As for me, I like all seventeen of my classmates, wouldn’t change a single thing about any one of them, but then I’m easy. I like people and I have to say — again — that I am in awe of this group.

When did people so young get to be so smart?

We had three mystery muses this week — Connie Willis on Wednesday, Vonda McIntyre and Nancy Kress.  All three were funny and informative.  They talked about their careers, about working these days as an SF writer, about the differences between writing short stories and writing novels, and answered a slew of questions.  So much fun.

A couple of us had a little mini-celebration Saturday morning. One of the other participants, [identity deleted], just received word that [possessive gender pronoun masked] first published story, [title blurred], has appeared in [magazine name x-ed out] and has received a “recommended” review from [a major SF magazine].

Those of us who heard the news patted [identity deleted] on the back, applauded and shouted “That’s [expletive marked out], [profanity expunged] fantastic!”

There. Who says I can’t talk about the details of our forty-two days together and not be discrete?

I can’t say enough good things about Maureen McHugh. A week ago, I wasn’t really certain who she was, although I had read a couple of her short stories. After the last seven days, I’ve become an ardent fan.

She pours her entire being into teaching and remains just folks. Thursday night, a bunch of us went out for drinks with her and she used the casual time to continue to help us bond.

My work progresses. I submitted Kindred Soul for my Week Three story. It’s a fantasy/horror story with a senior protagonist (one of the goals I set for myself for the workshop).

I’ve also finished first draft on Seven Snapshots from a Black Hole for Week Four (another hard science fiction story that I hope to send to Analog eventually) and have a good start on a story for Week Five, Portraits Hung in Empty Halls. It’s a twist on time travel, with a protagonist other than the traveler.

In addition to all the writing, I’m not sleeping enough, eating too much and pretty much ignoring the outside world. I haven’t read a newspaper in two weeks. Not that I read a newspaper regularly before Clarion West, but I did look at one now and then.

It’s a Clarion West tradition to get some sort of gift for the outgoing instructor, something with some personal significance. Maureen admitted to us early in the week that she has a passion for post-apocalyptic tales, and so we put together a “survival” kit for her.

We gave it to her Friday afternoon, collected in a combat helmet doing double duty s a gift basket. In addition to the helmet, there was a gas mask, a multi-tool, a crank-up flashlight, water purification tablets, small bottles of alcohol (with rags for Molotov cocktails), a grimed and much-thumbed survival manual and lots of other essential odds and ends.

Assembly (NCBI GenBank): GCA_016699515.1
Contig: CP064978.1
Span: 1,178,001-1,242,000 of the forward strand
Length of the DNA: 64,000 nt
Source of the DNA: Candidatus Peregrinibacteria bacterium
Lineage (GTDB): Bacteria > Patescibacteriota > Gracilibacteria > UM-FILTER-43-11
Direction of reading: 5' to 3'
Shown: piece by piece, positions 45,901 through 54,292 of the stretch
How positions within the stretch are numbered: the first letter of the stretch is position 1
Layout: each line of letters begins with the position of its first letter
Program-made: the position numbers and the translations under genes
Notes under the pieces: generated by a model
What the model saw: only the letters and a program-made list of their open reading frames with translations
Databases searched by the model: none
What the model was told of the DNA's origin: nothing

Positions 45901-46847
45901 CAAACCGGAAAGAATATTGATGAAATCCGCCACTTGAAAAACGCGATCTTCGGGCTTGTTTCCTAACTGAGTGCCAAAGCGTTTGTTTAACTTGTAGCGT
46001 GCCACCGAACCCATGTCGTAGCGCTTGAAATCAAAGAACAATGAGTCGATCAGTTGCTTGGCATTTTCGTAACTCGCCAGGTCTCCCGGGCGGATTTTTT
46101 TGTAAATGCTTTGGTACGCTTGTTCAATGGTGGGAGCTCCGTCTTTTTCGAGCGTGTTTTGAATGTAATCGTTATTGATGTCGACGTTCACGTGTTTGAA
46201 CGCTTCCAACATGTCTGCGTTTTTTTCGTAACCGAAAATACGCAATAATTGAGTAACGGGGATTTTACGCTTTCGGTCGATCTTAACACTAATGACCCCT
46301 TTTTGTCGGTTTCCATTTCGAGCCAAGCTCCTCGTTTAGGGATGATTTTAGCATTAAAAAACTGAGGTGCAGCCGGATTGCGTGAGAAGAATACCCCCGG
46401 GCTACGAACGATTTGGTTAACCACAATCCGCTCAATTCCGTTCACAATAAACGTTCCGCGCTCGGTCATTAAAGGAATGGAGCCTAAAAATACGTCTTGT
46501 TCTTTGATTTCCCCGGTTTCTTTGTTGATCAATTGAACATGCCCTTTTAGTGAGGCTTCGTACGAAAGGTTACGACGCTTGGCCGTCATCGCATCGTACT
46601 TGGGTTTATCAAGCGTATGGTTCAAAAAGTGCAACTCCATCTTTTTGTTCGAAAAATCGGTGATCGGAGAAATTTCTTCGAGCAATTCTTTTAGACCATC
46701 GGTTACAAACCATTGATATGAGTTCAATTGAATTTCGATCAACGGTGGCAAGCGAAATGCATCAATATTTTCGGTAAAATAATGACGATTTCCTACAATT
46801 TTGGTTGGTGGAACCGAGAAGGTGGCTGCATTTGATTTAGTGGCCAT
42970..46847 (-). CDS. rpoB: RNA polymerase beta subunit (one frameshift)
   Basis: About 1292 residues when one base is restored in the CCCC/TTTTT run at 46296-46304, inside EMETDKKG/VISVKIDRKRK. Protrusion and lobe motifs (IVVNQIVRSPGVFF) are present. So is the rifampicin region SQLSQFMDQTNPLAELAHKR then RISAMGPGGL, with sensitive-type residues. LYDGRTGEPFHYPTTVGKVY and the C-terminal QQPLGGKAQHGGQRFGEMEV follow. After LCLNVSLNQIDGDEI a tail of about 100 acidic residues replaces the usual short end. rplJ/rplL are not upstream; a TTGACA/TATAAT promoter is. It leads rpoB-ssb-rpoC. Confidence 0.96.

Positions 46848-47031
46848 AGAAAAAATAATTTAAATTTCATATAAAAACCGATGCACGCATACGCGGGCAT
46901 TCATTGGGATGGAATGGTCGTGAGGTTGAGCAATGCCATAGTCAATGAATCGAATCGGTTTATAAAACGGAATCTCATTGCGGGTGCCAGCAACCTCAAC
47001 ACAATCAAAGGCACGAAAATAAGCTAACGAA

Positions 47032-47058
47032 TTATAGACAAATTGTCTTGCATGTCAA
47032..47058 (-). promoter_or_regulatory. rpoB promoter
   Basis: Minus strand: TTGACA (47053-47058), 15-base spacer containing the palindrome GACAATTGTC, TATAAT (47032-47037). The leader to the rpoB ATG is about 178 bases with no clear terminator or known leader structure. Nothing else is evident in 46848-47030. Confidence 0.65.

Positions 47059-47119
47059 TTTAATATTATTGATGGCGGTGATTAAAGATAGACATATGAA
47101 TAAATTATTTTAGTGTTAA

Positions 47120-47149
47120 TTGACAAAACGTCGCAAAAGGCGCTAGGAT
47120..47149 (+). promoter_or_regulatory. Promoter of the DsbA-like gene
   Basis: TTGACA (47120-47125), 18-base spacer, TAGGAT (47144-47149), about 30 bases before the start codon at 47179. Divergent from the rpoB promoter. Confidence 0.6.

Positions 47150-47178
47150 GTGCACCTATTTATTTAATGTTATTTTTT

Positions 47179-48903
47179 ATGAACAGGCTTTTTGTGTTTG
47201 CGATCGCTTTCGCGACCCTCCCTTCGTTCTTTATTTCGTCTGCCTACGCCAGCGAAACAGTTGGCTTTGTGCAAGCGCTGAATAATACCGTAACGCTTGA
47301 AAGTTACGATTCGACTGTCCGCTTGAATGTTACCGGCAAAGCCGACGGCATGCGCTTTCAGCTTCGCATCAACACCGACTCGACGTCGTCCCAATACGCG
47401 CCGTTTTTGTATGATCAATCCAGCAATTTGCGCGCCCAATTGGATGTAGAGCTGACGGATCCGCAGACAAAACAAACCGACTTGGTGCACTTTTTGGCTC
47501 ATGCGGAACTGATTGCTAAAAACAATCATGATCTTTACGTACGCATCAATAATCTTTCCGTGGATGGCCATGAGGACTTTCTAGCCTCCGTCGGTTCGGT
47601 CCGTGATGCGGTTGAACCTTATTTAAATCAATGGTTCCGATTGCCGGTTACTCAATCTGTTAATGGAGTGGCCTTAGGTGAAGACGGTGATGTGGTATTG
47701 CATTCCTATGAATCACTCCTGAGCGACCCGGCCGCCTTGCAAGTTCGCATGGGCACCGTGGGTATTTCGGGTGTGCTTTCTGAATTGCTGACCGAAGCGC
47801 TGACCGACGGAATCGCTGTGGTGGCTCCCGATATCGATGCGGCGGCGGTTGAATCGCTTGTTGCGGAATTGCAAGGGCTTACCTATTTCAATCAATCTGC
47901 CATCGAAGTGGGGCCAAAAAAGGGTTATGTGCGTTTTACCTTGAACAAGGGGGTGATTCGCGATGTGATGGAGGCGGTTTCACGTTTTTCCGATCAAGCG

She loved it. Her only quibble was how she would get most of the items past Homeland Security on her flight home to Austin. We’ll deny everything, of course.

Good luck, Maureen. As someone else said, You’re the business. 😉

Nnedi Okorafor is here next week. She’ll be here tonight, this afternoon, actually. I’m looking forward to her time with us. Whenever I can find an idle moment, I’ve been reading her new novel, Who Fears Death, and it’s fantastic.

More Wednesday.

K.C.

BTW, I haven’t gotten my tattoo yet. There was a funds snafu, but I think it’s worked out, so I hope to show you a picture soon.

Clarion West – Day 10

Half way through the second week.

Maureen McHugh is the instructor this week and it’s been an interesting time.  As a person, she’s laid back and friendly, very approachable, but as an instructor she intense and analytical.  It’s obvious that she cares (and thinks) a lot about what goes into a story.

One of the things she said this morning, while critiquing a story by one of the other writers, is that when she reads a story, she wants to feel that the author is totally in control of what is going on, that every element of the narrative is there for a purpose, that the author intended it to exist.

Her own writing reflects this intensity.  It’s exhilarating to think about but it’s also sort of scary.  I know I still stumble through a good part of my own stories.  Even so, my first submission, Stop Me If You’ve Heard This One, got generally good critiques.  It starts out as a police procedural and along the way turns into a first contact story.  Everyone, including Maureen, seemed to understand and accept the underlying humor, and she opined that I’d succeeded in making the two aliens genuinely alien, even though the nature and presentation of their conversation is essentially human.

The group is coming together nicely.  Critiques have been insightful and honest, without being tactless and insulting.  Everyone is submitting excellent first drafts.  Several of the stories we’ve seen so far are close to being ready for submission to publications.

Apart from writing and critiquing, we’re having a good time together, which is a significant part of the process.  It’s been suggested to us several times by different people that friendships and professional relationships that we develop here will stay with us throughout our careers.

I can see the bonds forming.  We just had our second Wednesday night hour-long “tea party” and tomorrow night, after story submission deadline, most or all of us are going for cocktails with Maureen.  Three of the women got Clarion West tattoos today.  They look so great that others of us — myself including — are planning to head to the tattoo shop tomorrow.  If I don’t chicken out, I’ll post a picture of mine on Sunday.

More later.